I swear the MTA's slogan should be "The MTA: An Adventure on Every Ride" It seemed like deja-vu with my ride down to work this evening. In a trip similar to the one Myron and I took a few weeks ago, I had a similar odyssey in the opposite direction.
My ride started out standing on the 6 train that was full of the loud beach-goers from Orchard Beach. Thankfully I have only two or three more weeks of dealing with that until the beach closes and the trains on the weekends in my neck of the woods gets quiet. But I digress.
As the train goes express from Parkchester to Hunts Point Avenue (due to ongoing construction) the ride is swift and smooth. Lo and behold it was not to remain that way. Upon arriving at Hunts Point Avenue, the conductor announces that "We are being held at the station due to the dispatcher. Please be patient". I really must say that I hate to be told to be patient, especially if the train is stuck in between cars. As if I can go anywhere. Again, I digress.
I really don't want to be late to work so I get off the train and decide that I'll take the #2 train at the Simpson Street stop about 3 blocks away. Lady Luck seems to pity me a bit and has the Bx5 bus sitting there waiting for me. The Bx5 bus makes the four block or so walk from Bruckner Boulevard to Westchester Avenue go by in a snap. As I run up the long set of stairs I hope that there is #2 train service that is not being interrupted by construction. Yeah right.
In the way that Lady Luck look favorable on me, that fucker Murphy, whose law seemed to rule this particular part of my ride, screwed me over. A big sign in green letters said "No #2 trains" and the token booth clerk was letting people know that there were only #5 trains running and there were signal delays. Yeah yeah yeah, I knew that already. Down I go to make the next leg of my journey.
On the corner I waited for the same Bx19 that Myron and I took. As the bus arrived, I got on a bus that sounded like Bleecker Street Bar on a Friday night. It was loud and full, but unlike the #6 train I was able to get a seat opposite a woman with a young child in a stroller. Why do I mention the young woman and her child. Well, here goes.
The woman is texting on her phone and listening to her jams while the kid is going absolutely bonkers in the stroller. She's standing, jumping, twisting, leaning over the edge almost hitting her head on the floor (before I catch her) and the woman has no clue as to what is going on since she's engrossed in her phone and music. It finally took the kid taking her sandals off and throwing them halfway down the bus before the lady looked up and gave the kid a smack on the arm. It seemed like the kid has gotten a few of those before since she shrugged it off and kept twisting to an unheard version of Chubby Checker "Twist". LOL. Really folks, I wish I could make this up.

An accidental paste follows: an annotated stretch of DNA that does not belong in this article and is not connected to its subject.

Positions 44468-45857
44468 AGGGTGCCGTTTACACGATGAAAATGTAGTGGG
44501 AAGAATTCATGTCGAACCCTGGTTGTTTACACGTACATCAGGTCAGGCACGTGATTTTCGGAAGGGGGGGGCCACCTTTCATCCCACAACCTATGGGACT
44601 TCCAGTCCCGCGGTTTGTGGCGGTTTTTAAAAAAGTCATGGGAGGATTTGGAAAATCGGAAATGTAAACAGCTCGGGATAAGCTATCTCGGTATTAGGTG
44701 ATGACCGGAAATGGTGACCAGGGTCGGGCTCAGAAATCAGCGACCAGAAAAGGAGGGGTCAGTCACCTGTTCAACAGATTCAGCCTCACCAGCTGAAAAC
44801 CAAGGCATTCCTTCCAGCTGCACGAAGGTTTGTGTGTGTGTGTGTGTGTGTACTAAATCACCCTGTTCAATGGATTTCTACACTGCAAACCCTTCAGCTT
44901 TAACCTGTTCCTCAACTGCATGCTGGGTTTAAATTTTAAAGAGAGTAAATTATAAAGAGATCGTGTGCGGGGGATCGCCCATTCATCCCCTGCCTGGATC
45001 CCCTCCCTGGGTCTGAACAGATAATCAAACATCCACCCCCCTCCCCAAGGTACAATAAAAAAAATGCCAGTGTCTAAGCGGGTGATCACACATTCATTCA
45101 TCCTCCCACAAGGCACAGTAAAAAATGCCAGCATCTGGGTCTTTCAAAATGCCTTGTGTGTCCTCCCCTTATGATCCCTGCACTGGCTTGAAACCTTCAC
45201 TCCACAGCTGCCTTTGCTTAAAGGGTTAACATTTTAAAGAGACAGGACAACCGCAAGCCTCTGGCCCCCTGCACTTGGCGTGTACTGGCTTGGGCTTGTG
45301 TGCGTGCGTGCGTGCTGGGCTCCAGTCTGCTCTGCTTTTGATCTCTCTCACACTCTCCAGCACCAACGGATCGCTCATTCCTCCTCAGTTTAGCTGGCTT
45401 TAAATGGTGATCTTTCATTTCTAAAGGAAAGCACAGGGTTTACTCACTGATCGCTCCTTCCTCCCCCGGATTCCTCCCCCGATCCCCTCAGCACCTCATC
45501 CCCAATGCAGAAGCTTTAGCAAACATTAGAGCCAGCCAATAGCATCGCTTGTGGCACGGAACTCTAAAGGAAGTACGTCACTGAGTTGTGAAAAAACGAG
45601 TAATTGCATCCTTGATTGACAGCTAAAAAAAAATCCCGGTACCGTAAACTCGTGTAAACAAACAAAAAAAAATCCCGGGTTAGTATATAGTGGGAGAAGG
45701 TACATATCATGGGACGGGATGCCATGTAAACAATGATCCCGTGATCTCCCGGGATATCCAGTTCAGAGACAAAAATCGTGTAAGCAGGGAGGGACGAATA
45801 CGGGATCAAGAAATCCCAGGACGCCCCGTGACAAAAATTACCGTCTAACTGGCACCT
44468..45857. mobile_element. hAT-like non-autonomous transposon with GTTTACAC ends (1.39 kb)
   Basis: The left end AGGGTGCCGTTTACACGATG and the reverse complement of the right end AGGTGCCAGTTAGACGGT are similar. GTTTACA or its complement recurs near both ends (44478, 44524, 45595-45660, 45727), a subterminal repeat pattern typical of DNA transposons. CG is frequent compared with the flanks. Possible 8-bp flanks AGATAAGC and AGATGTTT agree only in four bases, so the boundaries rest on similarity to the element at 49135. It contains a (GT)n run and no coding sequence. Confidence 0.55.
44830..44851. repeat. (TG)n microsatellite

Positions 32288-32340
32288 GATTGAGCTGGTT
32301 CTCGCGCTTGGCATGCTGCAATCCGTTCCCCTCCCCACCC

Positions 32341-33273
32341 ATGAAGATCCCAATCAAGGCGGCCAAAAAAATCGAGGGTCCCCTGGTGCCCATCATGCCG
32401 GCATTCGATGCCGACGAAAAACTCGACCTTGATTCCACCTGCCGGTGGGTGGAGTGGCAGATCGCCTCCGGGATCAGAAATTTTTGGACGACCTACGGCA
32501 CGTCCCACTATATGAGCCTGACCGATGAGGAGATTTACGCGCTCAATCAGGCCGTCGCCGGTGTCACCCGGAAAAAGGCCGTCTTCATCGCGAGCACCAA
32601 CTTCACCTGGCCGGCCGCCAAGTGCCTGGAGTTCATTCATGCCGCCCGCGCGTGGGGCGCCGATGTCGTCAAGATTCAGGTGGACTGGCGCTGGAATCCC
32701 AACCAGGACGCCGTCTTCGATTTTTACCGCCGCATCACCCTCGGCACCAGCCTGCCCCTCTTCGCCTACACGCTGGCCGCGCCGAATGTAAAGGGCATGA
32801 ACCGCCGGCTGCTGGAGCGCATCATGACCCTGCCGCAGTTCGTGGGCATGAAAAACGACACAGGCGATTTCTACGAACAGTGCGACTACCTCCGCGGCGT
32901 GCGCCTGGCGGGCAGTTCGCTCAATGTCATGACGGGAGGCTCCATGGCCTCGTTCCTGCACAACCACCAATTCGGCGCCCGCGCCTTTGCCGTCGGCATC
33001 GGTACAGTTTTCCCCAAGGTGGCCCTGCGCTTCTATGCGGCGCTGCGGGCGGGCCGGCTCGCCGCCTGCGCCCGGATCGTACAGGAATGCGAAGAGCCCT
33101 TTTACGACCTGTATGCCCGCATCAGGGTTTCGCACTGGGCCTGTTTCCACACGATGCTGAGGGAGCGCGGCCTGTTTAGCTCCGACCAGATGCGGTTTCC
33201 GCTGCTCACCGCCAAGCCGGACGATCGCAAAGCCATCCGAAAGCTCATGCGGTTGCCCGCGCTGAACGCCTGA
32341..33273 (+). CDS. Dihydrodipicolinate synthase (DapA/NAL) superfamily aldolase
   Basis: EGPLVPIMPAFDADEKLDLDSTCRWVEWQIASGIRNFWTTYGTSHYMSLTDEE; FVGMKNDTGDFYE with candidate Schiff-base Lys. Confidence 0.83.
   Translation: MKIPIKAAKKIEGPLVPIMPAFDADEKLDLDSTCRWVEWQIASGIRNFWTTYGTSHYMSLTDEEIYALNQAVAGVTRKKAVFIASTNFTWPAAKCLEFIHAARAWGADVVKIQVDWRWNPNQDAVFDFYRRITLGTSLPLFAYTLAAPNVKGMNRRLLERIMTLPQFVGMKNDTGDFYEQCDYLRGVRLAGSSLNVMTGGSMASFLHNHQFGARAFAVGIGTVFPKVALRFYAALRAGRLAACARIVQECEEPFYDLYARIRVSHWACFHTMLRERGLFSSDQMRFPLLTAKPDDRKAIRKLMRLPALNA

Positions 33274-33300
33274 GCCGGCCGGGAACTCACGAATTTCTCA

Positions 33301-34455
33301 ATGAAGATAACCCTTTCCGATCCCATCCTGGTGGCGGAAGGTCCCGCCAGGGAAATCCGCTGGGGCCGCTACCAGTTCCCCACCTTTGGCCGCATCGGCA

Finally, the bus crosssed the bridge from the Bronx into Harlem Heights where I get off on 145th Street and St. Nicholas Avenue to catch the Downtown D train. Why the D train? Well, the train leaves me at the Broadway-Lafayette Street Station which is a block away from the bar. My ride should be easy some part of the way, Right? The irony of where I stood hits me and causes me to chuckle. I am currently reading Ian Fleming's Live and Let Die, which is his second James Bond book. In this book his adversary is Mr. Big, the crime boss of Harlem who is an agent of SMERSH. Funny that I end up in somewhat the general vicinity of where I am reading. I really need to look into the nightclubs that Fleming describes in the story.
I go down the stairs of the station, swipe my card and help a young woman with a stroller down the stairs (a different one this time). As I'm waiting for the D and writing this post, I just shake my head. The electronic sign says in bright orange letters: All D train service will run local from 125th Street to 59th Street. In someone else's world the ride would be smooth and uneventful without any further interruptions. But I am not someone else and not surprisingly it doesn't end there.
As we approach 47-50th Streets-Rockerfeller Center Station, the conductor announces that the last stop on the D is 34th Street-Herald Square. So to continue my trip Downtown, I need to transfer to the N or R train which is upstairs or to the F which is across the platform. Since I'm tired of stairs, I decide to take the F and get off on the 42nd Street-Bryant Park Station to wait across the platform for (the hopefully arriving soon) F train. Being the train fanatic that my son is, he would truly get a kick with the amount of buses and trains that I have taken to get to work. So that gets a dry laugh out of me. At this point the ride is going on past two hours and counting.
As I wait for an F train that seems not to be coming, I start to second guess myself on not taking the D to 34th Street to change for the N or the R. But as a native Astorian I've had my fair share of delays on the N (For the Never Train) and the R (For the Rarely Train) to last my whole life, thank you very much. My gleaming chariot arrives in grand style into the station with nary an empty seat in sight. Surely I couldn't have expected to get a seat on every part of my ride, Right? LOL. Off I go towards the Broadway-Lafayette Street with 5 stops to go hoping nothing else happens to delay me even further.
The remaining ride is smooth and I go upstairs exiting the station on the corner of Crosby and Houston Streets. The time on my phone says 9:20pm. A forty-five minute trip done in two and a quarter hours.
Thank you MTA, my ride this evening was divine. Truly, it was an adventure on every ride.
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